Anthony Bourdain loves Singaporean food so much that he’s bringing the concept to New York.
“I see Singapore’s hawker centers as a more delicious, more healthful — yet still fast — alternative to major chain fast food,” Bourdain tells The Post.
Indeed, his hotly anticipated Pier 57 food hall promises to service up authentic street vendor fare direct from the island nation — including Hainanese chicken rice, Kuching laksa, and char kway teow — in 2019.
Why wait, though? If you’re willing to make the trip, Singapore’s own drool-worthy and insanely cheap hawker centers and food courts ($1-$4 for most dishes) are slinging an even more diverse, exciting array of fare. Their offerings are both traditional and newfangled, as the old guard retires and a wave of millennial and Gen Z hawkers (and even some older vendors who sought a career change) set up shop.
To boot, 2016’s inaugural Singapore Michelin Guide awarded two older-generation hawker stalls — Hong Kong Soya Sauce Chicken Rice & Noodle and Street Tai Hwa Pork Noodle — with one-star ratings, and 17 more with Bib Gourmands, making them the world’s most affordable Michelin eateries.
Here are eight amazing “next generation” stalls and their must-try offerings, from Singapore’s best fishballs and noodles to craft beer and French fare.
Frustrated that his Hakka grandmother makes her delectable yellowtail fishballs only twice a year, Douglas Ng, 25, learned the heirloom recipe. (The secret? No flour filler.) Crafting hundreds by hand every morning at 4 a.m., the young Bib Gourmand winner opened a location at Timbre+, a shipping container gastropark straight out of Brooklyn, in May. Order the perfectly al dente “dry” noodles with fishballs, chili-scallion fish cakes and spicy sambal paste.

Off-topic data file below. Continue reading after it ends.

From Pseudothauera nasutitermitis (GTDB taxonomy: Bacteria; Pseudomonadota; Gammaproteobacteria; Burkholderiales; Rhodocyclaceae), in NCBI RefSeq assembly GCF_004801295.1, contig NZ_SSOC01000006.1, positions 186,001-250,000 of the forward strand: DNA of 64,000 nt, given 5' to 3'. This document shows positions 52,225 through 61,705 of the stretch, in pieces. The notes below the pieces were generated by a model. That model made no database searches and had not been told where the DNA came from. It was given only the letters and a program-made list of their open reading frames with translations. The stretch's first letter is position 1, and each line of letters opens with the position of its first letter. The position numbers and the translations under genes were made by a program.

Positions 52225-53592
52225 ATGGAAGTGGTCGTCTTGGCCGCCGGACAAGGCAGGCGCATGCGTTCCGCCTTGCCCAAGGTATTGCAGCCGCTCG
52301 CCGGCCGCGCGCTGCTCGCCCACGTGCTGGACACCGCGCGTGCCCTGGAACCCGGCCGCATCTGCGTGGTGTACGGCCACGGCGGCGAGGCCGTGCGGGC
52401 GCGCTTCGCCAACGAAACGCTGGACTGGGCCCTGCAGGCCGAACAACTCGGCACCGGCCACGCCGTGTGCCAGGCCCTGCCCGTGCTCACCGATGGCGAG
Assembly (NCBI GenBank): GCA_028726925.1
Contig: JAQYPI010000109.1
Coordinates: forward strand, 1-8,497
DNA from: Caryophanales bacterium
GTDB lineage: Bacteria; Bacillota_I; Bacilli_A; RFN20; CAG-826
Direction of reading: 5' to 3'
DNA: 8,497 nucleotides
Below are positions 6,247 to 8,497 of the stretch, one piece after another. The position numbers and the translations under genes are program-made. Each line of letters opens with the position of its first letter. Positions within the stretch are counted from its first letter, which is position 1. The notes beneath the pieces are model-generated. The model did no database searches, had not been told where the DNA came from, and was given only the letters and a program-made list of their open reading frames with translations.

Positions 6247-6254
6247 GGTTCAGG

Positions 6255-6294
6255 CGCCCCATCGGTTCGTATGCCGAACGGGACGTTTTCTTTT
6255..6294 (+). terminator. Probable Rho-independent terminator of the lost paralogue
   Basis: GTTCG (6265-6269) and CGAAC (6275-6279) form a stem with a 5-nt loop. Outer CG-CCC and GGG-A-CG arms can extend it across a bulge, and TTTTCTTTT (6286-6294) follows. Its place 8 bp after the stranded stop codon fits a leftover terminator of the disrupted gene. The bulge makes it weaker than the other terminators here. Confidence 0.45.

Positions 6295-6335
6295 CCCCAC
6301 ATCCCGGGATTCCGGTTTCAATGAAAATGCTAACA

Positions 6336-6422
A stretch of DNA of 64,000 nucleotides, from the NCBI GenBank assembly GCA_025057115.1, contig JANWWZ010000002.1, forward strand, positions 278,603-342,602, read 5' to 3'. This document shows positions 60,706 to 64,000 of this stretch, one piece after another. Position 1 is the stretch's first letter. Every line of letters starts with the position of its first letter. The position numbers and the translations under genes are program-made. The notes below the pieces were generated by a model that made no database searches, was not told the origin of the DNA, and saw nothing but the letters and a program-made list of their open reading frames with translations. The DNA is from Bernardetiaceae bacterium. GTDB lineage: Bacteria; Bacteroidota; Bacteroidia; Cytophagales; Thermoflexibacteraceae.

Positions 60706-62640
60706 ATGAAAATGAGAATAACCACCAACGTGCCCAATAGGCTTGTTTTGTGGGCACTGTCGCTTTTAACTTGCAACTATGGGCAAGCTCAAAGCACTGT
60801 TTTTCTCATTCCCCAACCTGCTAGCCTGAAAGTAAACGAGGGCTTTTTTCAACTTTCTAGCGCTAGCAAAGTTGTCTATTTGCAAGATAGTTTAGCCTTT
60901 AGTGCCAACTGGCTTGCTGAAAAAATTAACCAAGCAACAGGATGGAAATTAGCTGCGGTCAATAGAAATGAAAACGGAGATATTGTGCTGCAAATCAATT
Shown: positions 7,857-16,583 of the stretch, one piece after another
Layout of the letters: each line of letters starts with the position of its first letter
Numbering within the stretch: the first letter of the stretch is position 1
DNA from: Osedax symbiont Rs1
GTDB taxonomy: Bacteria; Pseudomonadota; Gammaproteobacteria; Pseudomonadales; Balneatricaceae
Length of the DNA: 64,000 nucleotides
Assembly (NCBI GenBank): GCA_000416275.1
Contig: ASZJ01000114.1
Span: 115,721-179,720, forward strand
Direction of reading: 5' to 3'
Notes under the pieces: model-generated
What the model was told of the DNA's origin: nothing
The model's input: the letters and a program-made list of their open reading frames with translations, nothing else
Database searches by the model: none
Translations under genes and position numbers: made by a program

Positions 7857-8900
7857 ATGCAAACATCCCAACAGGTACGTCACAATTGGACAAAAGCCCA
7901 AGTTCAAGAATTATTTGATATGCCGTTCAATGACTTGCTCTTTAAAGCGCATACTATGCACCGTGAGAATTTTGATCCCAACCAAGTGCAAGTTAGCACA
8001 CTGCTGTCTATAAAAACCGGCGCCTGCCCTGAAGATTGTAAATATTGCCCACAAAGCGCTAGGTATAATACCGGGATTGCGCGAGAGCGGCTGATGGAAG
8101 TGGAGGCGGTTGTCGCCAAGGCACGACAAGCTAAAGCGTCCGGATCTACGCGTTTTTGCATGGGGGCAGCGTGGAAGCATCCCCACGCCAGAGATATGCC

Timbre+ and Essen Pinnacle Food Court
No surprise that Singaporean and Western cuisine meet Smorgasburg décor in trendy Timbre+ — and chef Jeremy Loh’s chicken wing spot is exemplary for its salted egg iteration, coated with yolk sauce, curry leaves and bird’s eye chili. Order the chili crab wings, which pair amalgamating zingy, spicy-sweet sauciness with perfectly crispy-moist fried chicken.
Trailblazers Gwern Khoo and Ben Tham helped turn Amoy Centre into one of Singapore’s most exciting hawker complexes. Four Bib Gourmand awardees are currently in residence, including the pair’s three-year-old success, A Noodle Story. Their “Singapore-style ramen” is slurpable Asian fusion in a bowl — springy noodles, sous-vide char-siu pork, Hong Kong-style wontons, runny onsen egg and prawns cocooned in julienned, fried potato. Order the ramen, which has won over even old-school customers. “I come here on Saturdays,” shares one 72-year-old regular. “The egg is so soft inside, also the crispy prawn is very special. It’s like wonton noodles, but with something new.”
Chinatown Complex Food Centre #02-075 and Newton Circus #01-71